09 Oct 2019
Fire at one of the properties triggered the prosecution of Orange Living Ltd – which trades as Loc8me and provides for students
A letting agent which counts students among its customers has been fined £80,000 for failing to license shared houses it rented out.
A council investigation was triggered after a fire in the attic of one of the properties in Loughborough leased out by Orange Living Ltd, trading as Loc8me.
It led to Charnwood Borough Council officials discovering the Loughborough-based firm had four three-storey homes in the town which should have had houses of multiple occupation (HMO) licences but did not.
The firm admitted four offences under the Housing Act 2004 at Leicester Magistrates’ Court last week after it was prosecuted by the council. It was fined £20,000 for each.
Orange Living accepted it had failed to license the properties, as required by the legislation.
On October 17 last year, the council was informed that Leicestershire Fire and Rescue had been called to a fire in the attic of a three-storey building in Forest Road.
Firefighters discovered the smoke detection was battery-only and that some of the batteries were missing.
The detector in the attic had sounded, but not very loudly, and there were no fire doors along the protected escape route from the second floor.
A council environmental health officer visited the property with a representative from Loc8me.
The official noticed there were several internal doors which should have been fire doors.
One of the occupants told the officer they emailed Loc8me’s maintenance team twice in the days leading up to the fire with concerns about the faulty fire detection and lack of fire doors. No one visited.
There were no telephone numbers for Loc8me displayed in the property and tenants had to rely on email or a WhatsApp group.
Council officers also found an application for an HMO licence for the property had been received on October 1, 2018. But it was incomplete so the property was not licensed.
A number of other HMO licence applications had also been received by the council from Loc8me but most of them had information and supporting documents missing.
These included applications for three-storey properties in William Street, Fearon Street and Arthur Street, Loughborough.
Loc8me confirmed it had full management of the properties for more than a decade.
Raffaele Russo, one of the directors of Orange Living Ltd, was interviewed by council officers and he confirmed none of the four properties had a licence.
He stated the lack of HMO licensing was a clerical error.
Russo said the fire alarms had been tested on a number of occasions.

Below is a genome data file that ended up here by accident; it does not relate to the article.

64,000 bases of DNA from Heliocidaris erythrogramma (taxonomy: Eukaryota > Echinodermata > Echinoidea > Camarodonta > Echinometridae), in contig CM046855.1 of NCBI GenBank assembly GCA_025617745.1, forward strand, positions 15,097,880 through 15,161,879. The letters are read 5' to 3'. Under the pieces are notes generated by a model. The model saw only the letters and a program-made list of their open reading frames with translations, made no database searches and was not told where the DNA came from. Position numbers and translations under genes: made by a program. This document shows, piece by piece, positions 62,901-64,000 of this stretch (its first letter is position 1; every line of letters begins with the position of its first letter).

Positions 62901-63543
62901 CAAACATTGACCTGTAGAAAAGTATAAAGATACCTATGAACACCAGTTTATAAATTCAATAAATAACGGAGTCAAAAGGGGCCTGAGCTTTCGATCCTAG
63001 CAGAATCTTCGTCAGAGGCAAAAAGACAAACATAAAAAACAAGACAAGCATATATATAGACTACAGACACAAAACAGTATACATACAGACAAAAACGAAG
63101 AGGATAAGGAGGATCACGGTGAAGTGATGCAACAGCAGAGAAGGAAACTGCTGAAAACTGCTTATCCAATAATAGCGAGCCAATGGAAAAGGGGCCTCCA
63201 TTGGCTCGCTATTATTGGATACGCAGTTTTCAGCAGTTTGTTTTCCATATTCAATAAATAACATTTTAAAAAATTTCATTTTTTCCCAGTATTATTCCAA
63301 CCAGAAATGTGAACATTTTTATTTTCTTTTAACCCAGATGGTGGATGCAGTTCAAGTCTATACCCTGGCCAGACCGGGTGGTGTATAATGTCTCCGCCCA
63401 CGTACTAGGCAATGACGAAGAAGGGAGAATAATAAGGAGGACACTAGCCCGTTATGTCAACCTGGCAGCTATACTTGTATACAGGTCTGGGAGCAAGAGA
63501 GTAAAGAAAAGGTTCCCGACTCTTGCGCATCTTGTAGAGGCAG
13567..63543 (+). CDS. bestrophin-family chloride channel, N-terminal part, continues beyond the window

With regards to failure to provide name, address and telephone number in a prominent position in the HMO, Russo did not know whether emergency contact details were displayed in the property. He said that tenants used a WhatsApp group.
During the court hearing, Russo accepted that there should have been mains-connected smoke alarms on an interconnected circuit and fire doors where needed.
The company was ordered the company to pay costs of council costs £3,690.
Following the hearing, councillor Margaret Smidowicz, the council’s lead member for licensing, said it was a significant sentence and that she was glad the courts had taken the matter seriously.
“I hope this case sends a message to landlords that they have a significant responsibility to make sure their properties are safe and proper places for people to live,” she added.
“Licensing is there to ensure living and safety standards are met and we will not hesitate to take action and use the full force of the law to make sure those standards are being met,
“I would encourage landlords to make sure they are complying with the legislation.
“If they are not sure, then please get in touch with the council, as we would much rather work with people than use the courts.
“We are happy to give advice and everyone benefits when we work together.”
Following the court case, Loc8me said: “As a responsible letting agent we take the safety of our tenants really seriously.
“It is our number one priority.
“In this case, the fire alarms at the property had been checked four times in the previous 12 months.
“We discovered that the HMO paperwork was missing as part of our own audit process, and we immediately submitted applications to the council on a voluntary basis.
“These four properties represent less than one per cent of our managed portfolio, and we have done everything needed to put this right..”